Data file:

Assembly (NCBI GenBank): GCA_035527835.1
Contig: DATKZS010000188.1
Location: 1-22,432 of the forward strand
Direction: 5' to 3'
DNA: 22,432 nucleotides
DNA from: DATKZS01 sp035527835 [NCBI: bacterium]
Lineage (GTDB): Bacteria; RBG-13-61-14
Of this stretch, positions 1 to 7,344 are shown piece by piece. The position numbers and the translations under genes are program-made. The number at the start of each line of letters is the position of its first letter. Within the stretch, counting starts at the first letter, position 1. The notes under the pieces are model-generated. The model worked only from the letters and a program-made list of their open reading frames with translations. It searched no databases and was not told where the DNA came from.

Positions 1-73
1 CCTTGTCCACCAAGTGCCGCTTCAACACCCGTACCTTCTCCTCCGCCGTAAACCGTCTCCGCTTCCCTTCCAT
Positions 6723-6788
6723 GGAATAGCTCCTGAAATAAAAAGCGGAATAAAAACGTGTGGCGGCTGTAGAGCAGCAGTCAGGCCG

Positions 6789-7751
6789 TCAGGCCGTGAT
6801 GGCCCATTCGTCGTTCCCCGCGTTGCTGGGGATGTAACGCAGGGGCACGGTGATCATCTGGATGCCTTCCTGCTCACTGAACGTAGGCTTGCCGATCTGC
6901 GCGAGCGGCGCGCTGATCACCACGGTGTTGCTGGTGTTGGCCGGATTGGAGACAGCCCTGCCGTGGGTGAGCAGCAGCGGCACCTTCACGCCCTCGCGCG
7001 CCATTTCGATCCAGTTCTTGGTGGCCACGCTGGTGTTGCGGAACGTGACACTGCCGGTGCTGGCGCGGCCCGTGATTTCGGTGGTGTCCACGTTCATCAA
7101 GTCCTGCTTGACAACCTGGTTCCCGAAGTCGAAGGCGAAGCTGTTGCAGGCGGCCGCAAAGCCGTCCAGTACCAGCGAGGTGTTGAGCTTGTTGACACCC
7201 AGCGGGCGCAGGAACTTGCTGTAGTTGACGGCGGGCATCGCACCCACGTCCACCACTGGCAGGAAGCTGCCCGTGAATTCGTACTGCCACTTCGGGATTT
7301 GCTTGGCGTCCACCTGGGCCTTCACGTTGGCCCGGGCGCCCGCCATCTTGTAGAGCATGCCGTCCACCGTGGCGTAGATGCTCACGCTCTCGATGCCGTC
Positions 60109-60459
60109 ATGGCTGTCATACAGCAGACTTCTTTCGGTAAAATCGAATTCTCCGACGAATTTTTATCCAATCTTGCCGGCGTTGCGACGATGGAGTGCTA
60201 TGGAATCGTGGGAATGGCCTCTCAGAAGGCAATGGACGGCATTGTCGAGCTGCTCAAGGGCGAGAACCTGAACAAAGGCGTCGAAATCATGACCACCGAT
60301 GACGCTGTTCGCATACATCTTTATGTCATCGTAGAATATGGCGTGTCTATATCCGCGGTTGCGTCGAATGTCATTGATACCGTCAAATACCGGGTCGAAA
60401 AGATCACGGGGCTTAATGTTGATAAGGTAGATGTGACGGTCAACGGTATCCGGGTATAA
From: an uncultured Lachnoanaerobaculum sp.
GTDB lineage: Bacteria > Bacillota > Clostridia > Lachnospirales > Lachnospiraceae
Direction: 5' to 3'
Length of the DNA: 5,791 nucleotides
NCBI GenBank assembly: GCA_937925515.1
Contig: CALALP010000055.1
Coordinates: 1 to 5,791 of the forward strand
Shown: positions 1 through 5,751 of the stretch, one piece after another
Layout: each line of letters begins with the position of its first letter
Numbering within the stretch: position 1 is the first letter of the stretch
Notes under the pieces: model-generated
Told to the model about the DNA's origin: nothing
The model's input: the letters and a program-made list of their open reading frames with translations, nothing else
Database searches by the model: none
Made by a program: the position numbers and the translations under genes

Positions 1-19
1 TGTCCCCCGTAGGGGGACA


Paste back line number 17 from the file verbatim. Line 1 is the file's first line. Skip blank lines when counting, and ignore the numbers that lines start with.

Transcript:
7001 CCATTTCGATCCAGTTCTTGGTGGCCACGCTGGTGTTGCGGAACGTGACACTGCCGGTGCTGGCGCGGCCCGTGATTTCGGTGGTGTCCACGTTCATCAA